New Delhi, Dec 3 (IANS) The glamorous choli made several hearts go 'dhak dhak' when Madhuri Dixit gyrated to 'Choli ke peeche kya hai' back in the early 1990s. Now the focus is once again on this indigenous piece of clothing for women, thanks to divas like Katrina Kaif and Vidya Balan, though designers warn against following the Bollywood trend blindly.
Be it Katrina in her popular 'Sheila ki jawaani' avatar and in the item number 'Chikni chameli' in the re-made 'Agneepath', or Vidya Balan unabashedly showing off her cleavage as dancing star Silk in 'The Dirty Picture' -- the choli is back into prominence.
Even Malaika Arora sizzled in a stylish choli for chartbuster 'Munni badnaam hui', Bipasha donned the teeny-weeny top for hit item numbers like 'Beedi' and 'Namak', and slim and trim Anushka Sharma was also seen in it the song 'Laung da lashkara'.
Former beauty queen Aishwarya Rai too didn't shy away from the choli for her chartbusters 'Ishq Kameena' and 'Kajra re', and even flaunted the garment confidently in 'Jodhaa Akbar'. And Kareena Kapoor did total justice to it - whether it was in the film 'Chameli' or in her latest song 'Chhammak challo'.
However, if you plan to wear one of these to a party or a wedding, fashion designers have a word of caution.
Required first and foremost is a perfect 10 body -- a trim waistline and washboard stomach always work for choli enthusiasts. Otherwise, Vidya's 'Dirty Picture' look is a no-no!
'Vidya has played a character, which was meant to be little voluptuous. But in everyday life, please don't wear that look if you don't have a perfect waistline. You don't want your love handles showing; neither do you want to make a fool of yourself. So only if you have a toned body, go for the choli,' designer Nida Mahmood, known for her quirky and stylish blouses, told IANS.
Mahmood says a good, simple and classic cut is the basic requisite to an 'eye-popping' choli.
'I think the first most important thing for a good choli is the cut. It is nice to keep it classic. That's what makes it stylish. The rest -- the colour and embellishments come later. I think strange necklines and unnecessary strings should be avoided, and then the choli can be teamed with anything - a sari or a skirt and dupatta,' Mahmood told IANS.
Designer Varija Bajaj advises busty women and those without toned backs to avoid cholis.
'Cholis accentuate the bust; so heavier women must avoid it. Besides, in India, women are not as comfortable showing off their cleavage as they are about showing off their back. What they don't realise is that they need a toned back to show it off in a sexy choli,' said Bajaj.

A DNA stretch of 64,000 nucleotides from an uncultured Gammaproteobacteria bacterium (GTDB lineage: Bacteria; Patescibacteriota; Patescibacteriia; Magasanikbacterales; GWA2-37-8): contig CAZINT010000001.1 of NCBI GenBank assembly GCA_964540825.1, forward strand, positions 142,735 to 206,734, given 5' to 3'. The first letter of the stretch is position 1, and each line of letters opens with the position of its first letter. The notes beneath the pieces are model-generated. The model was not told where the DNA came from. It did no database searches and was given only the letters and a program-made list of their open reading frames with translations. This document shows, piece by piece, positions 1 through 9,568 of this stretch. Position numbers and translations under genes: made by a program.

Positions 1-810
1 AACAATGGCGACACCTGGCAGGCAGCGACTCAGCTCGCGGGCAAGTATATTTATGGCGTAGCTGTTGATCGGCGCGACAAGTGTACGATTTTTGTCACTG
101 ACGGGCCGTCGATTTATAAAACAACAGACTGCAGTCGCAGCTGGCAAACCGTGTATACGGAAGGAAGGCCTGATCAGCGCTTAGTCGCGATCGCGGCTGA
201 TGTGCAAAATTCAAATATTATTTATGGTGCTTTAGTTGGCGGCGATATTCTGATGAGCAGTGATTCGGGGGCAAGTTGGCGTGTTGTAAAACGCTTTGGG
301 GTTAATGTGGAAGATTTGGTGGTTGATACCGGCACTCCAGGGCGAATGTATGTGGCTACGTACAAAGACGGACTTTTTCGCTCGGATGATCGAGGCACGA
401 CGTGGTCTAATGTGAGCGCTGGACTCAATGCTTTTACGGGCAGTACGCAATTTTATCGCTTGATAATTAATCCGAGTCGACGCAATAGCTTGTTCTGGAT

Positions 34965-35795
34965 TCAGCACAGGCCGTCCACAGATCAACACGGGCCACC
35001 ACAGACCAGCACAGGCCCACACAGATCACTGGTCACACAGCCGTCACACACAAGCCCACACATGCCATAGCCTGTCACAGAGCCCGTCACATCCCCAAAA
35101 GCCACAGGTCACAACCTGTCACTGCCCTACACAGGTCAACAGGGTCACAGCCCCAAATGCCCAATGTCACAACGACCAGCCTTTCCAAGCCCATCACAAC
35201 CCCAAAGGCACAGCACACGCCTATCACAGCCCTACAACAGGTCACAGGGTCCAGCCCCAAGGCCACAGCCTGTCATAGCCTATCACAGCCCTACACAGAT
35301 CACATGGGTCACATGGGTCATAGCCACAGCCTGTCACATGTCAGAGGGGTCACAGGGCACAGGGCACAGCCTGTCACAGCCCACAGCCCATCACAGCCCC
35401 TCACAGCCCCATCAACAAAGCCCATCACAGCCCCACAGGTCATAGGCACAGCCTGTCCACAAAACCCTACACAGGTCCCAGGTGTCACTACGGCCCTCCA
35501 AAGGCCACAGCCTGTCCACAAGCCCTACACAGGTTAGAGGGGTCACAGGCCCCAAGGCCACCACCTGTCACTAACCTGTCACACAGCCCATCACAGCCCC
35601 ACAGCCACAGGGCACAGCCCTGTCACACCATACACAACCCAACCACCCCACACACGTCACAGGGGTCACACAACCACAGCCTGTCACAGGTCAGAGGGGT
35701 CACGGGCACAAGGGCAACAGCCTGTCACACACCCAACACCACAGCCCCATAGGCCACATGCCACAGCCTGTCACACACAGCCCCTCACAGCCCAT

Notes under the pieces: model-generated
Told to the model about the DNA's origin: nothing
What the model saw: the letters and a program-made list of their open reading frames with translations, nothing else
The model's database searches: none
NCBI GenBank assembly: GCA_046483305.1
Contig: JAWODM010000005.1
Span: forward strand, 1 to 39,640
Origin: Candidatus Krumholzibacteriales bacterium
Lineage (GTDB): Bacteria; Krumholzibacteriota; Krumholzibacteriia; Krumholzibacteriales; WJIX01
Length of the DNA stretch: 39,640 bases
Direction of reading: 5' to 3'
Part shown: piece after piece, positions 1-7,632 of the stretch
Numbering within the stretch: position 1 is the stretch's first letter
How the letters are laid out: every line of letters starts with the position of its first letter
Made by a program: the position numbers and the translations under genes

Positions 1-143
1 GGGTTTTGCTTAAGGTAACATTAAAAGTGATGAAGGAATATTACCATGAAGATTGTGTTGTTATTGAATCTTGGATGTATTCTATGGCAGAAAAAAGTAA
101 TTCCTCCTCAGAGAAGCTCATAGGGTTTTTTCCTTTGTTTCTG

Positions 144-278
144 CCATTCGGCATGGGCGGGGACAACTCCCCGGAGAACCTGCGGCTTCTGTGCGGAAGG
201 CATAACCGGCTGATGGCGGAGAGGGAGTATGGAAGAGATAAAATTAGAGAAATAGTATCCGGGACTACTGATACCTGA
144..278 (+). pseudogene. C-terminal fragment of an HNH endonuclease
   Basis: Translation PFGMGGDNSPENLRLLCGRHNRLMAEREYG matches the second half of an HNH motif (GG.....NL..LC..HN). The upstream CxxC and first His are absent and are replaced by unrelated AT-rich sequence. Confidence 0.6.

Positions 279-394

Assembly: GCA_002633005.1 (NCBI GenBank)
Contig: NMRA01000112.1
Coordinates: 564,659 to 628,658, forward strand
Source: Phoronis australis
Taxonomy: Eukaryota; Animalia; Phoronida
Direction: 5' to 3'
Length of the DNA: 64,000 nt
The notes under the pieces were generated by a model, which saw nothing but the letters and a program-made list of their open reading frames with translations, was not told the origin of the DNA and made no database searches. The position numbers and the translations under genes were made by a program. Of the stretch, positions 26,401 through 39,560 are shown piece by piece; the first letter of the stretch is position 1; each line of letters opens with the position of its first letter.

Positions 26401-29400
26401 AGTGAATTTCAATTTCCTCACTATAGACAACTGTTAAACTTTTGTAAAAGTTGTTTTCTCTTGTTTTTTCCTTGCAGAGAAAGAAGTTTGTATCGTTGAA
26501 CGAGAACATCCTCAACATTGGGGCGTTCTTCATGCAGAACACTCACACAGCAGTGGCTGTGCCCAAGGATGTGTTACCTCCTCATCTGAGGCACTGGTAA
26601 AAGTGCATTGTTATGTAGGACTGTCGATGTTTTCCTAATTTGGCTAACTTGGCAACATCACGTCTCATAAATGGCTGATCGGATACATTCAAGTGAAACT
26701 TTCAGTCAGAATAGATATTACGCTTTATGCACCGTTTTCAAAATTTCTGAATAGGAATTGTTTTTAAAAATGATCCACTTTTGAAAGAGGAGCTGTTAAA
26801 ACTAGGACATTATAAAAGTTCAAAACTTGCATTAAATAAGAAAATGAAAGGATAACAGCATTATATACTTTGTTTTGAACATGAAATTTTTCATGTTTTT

Since a lot of old-time actresses like Jaya Prada, Rekha, Hema Malini and Sridevi used to flaunt garish cholis with front knots, Bajaj warns against following the style blindly.
'What used to be the Bollywood style cholis cannot be worn in day-to-day life. Earlier, film actresses used to wear cholis with a bust patch, which would look very awkward on a woman in a wedding. So cholis have got a contemporary look now,' he said.
According to her, Priyanka Chopra's 'bikini blouse' in the song 'Desi girl' is a perfect example of the change in the look of the traditional choli.
'Cholis are popular in Gujarat and Rajasthan, but those are quite embroidered and embellished. Today's women like to wear cholis with what we call cocktail saris. So crystal studded blouses, or silver and golden-coloured blouses which may or may not be backless have taken over the bright orange, yellow, red and green colours of cholis popular in the rural areas of India,' added Bajaj, known for her bridal wear.
Mahmood added: 'A lot of actresses wore heavily embellished cholis because the character required them to. Even Kareena wore a gota-choli in 'Chameli'. For people off screen, it is best to keep cholis simple, and they should keep the choice of colour wise,' she added.
According to Niharika Khan, who designed for Vidya in 'The Dirty Picture', cholis are a very sexy part of Indian wardrobe, but people should use the right style depending upon their body and frame.
(Radhika Bhirani can be contacted at firstname.lastname@example.org)